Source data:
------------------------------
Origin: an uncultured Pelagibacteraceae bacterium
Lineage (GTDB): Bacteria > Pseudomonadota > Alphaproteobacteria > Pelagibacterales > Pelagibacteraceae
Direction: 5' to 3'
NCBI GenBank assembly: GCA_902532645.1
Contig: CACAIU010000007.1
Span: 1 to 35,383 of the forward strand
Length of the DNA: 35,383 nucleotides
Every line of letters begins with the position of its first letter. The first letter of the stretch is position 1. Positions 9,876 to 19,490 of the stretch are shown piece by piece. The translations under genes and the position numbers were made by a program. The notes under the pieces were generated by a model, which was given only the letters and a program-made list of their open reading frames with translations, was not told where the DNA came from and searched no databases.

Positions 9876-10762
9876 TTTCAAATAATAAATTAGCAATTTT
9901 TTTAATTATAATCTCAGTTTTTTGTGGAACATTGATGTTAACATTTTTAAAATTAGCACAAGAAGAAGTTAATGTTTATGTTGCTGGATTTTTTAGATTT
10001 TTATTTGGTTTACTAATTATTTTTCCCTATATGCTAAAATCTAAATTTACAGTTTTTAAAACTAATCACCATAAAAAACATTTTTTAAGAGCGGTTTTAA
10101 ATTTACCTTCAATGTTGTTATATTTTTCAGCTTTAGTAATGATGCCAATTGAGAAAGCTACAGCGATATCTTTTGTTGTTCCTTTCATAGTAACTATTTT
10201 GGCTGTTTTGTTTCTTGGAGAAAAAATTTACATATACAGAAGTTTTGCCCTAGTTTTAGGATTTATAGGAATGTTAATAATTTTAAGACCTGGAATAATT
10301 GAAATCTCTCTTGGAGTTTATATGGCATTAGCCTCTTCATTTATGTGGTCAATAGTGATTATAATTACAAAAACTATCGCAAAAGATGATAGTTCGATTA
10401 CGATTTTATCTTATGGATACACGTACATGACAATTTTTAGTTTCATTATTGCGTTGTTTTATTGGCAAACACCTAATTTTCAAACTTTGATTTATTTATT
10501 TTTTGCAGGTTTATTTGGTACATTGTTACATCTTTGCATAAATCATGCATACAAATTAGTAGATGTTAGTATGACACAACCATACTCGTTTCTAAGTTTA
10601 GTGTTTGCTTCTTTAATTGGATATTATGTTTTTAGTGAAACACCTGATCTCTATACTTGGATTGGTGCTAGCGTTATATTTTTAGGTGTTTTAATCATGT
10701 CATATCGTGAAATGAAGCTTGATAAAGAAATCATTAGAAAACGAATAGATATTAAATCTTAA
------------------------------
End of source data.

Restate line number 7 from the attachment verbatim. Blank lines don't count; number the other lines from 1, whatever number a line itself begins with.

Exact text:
Length of the DNA: 35,383 nucleotides